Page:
May 24, 2019
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Eye Candy At Springfield Motorcycle Show

WEST SPRINGFIELD, MA – Part of the fun of attending a motorcycle show is being on the lookout for interesting bikes that may bud-bylinebe parked in an out-of-the-way corner or tucked among other bikes in a display.

This weekend’s Springfield Motorcycle Show at the Eastern States Exposition had quite a few such gems, both new and old, but one bike stood out. It wasn’t hidden, but even if it had been shunted off to the side (and it wasn’t), how could you miss it?

Dayglo - cropped

The most eye-catching motorcycle at this year’s show was a 2012 Harley-Davidson Road Glide customized by LV’s House of Boost in Stafford Springs, CT, a company that specializes in motorcycle turbo chargers. The “LV” stands for owner Larry Vaughn, who explained the Road Glide has a turbo charged S&S motor that puts out 206 horsepower.

Dayglo - front

The fluorescent orange paint scheme was designed by Von Butch of Phoenix. Larry Pelletier of Spike’s Custom Paint of Southwick, MA did the work. Work on the motorcycle was barely completed in time for the show. Vaughn said it involved 200 hours of paint time and $25,000 worth of motor.

Eye-popping for another reason – its huge tires worthy of off-roading – was a sky blue Indian Scout in the Indian Motorcycle of Springfield booth.

Off-road Scout

With a bobbed rear fender and wrapped exhaust pipes, it had show attendees wondering what it would be like to ride – on dirt.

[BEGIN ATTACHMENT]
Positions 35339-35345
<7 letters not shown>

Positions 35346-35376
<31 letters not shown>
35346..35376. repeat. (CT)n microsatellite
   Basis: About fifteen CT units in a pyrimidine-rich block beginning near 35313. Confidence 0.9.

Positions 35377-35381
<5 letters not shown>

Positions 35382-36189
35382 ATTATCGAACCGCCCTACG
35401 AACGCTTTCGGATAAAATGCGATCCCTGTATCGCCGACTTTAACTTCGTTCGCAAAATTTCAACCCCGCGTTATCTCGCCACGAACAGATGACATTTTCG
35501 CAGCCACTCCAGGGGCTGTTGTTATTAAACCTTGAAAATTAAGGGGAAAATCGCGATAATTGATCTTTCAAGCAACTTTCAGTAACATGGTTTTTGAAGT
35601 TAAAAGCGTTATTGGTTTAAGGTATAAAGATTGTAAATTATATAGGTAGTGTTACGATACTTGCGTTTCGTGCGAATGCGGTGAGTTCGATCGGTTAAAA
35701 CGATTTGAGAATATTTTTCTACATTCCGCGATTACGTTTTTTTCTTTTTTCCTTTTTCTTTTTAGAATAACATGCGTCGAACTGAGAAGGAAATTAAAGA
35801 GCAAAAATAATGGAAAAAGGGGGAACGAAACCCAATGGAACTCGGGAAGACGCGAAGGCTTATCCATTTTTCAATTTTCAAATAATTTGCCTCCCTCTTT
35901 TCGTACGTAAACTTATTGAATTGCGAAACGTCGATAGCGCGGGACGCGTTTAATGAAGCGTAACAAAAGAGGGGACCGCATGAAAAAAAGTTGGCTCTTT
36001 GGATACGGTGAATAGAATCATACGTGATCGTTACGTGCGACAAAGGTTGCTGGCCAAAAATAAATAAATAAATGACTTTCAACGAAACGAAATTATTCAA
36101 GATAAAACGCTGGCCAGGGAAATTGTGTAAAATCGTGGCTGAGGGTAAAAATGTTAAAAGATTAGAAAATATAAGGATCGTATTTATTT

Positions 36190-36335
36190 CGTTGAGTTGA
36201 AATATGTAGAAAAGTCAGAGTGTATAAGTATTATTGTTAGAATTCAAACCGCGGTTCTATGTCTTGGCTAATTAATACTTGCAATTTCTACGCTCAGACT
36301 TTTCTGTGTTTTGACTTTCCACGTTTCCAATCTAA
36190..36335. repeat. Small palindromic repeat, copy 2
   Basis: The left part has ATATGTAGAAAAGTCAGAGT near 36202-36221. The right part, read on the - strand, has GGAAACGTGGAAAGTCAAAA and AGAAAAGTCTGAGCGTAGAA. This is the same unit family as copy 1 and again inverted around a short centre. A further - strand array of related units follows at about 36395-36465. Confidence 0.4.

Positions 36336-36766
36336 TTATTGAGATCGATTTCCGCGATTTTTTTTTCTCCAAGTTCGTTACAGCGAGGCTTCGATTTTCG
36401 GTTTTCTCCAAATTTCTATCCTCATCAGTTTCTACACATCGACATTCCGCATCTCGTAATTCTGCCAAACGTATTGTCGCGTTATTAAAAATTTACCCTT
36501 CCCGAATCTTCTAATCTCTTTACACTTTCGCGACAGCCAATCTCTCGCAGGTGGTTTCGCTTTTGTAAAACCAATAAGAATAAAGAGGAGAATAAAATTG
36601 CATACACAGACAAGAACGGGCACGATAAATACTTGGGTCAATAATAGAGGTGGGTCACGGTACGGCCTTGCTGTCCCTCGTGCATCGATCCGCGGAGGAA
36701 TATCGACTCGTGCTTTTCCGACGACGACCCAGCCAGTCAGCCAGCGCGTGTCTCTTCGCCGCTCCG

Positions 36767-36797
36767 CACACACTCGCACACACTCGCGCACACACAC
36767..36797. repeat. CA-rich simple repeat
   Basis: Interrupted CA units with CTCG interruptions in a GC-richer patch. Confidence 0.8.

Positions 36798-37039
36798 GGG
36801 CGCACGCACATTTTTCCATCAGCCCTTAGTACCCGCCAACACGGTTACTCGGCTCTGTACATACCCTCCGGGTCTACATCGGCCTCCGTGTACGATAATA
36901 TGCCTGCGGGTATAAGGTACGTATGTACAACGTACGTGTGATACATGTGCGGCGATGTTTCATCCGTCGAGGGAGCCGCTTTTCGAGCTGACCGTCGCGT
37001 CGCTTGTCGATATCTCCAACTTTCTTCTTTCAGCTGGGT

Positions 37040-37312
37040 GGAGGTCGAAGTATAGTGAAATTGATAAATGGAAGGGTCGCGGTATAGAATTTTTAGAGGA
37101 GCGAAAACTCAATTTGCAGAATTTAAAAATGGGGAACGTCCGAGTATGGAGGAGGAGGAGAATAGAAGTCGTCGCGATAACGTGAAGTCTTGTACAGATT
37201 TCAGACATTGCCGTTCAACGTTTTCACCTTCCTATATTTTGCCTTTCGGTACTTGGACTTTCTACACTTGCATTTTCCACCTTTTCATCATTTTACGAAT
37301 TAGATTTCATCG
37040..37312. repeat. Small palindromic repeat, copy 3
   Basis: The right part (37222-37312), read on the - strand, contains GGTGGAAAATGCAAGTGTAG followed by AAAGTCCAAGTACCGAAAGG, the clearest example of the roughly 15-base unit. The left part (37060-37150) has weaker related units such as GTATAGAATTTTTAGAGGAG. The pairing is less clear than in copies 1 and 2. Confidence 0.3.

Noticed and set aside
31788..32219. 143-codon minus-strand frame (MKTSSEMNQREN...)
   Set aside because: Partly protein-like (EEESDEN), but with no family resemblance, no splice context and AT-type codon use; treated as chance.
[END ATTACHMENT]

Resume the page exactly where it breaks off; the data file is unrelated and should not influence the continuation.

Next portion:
Over at the Antique Motorcycle Club of America – Yankee Chapter display, Chris Lenox of Chicopee, MA was showing off his two old Indians.

Chris Lenox and Indians

Chris Lenox and 1948 Indian Chief and 1943 Indian 741 Military

Lenox rode the Chief to the show for set-up on Friday. He acquired it a year ago. “It was actually on Ebay and didn’t sell,” he said, explaining that he located the owner in Florida. “I made a deal with the guy on the side.” The bike was originally black and has a Kiwi tank and fenders.

1948 Indian Chief

Lenox has owned the 741 Military for five years. “It’s a good rider,” he said.

1941 Indian 741 military

There was much to do at the Springfield Motorcycle Show, which concludes today. Shovelhead entertained.


And Bike Build participants Freedom Cycles and Area 61 worked on their machines.

Freedom Cycle build

Area 61 build

Of course, there were vendors.



But it was the bikes that brought thousands to the show.

Barnstormer - wide


Indian tank


About admin

Since 2010, RIDE-CT & RIDE-NewEngland has been reporting about motorcycling in New England and portions of New York.


  1. I can understand that. I found out that day that also going on next to the motorcycle show was a poultry show with over 3,000 birds on sale/display. Not sure if you saw some people walking around the parking area with pet carriers. I talked with one woman in the parking lot. She said that by telling them she was with the poultry show, she didn’t have to pay to park and that the bird show was free for anyone. While I can’t confirm this, the fees were a turn off. But a great show, and I’d tell all to attend next year.

  2. The Springfield Motorcycle Show and the nearby swap meet at the Eastern States Exposition over the weekend were separate events staged by unrelated companies – that’s why the separate admissions. It wasn’t a case of one promoter trying to gouge.

  3. Great write up and a great show. This was my first year going. I’d go back next year, but was a little disappointed not to see a representation by Honda. All the other big names were there. Everyone was super friendly, and it really was a great way to spend a drizzly Saturday morning. I would have liked to go to the swap meet in the next building, but that was an extra $12 after already spending $15 and $5 to see the bikes. Too expensive for me, and that they wanted more money was a turn off.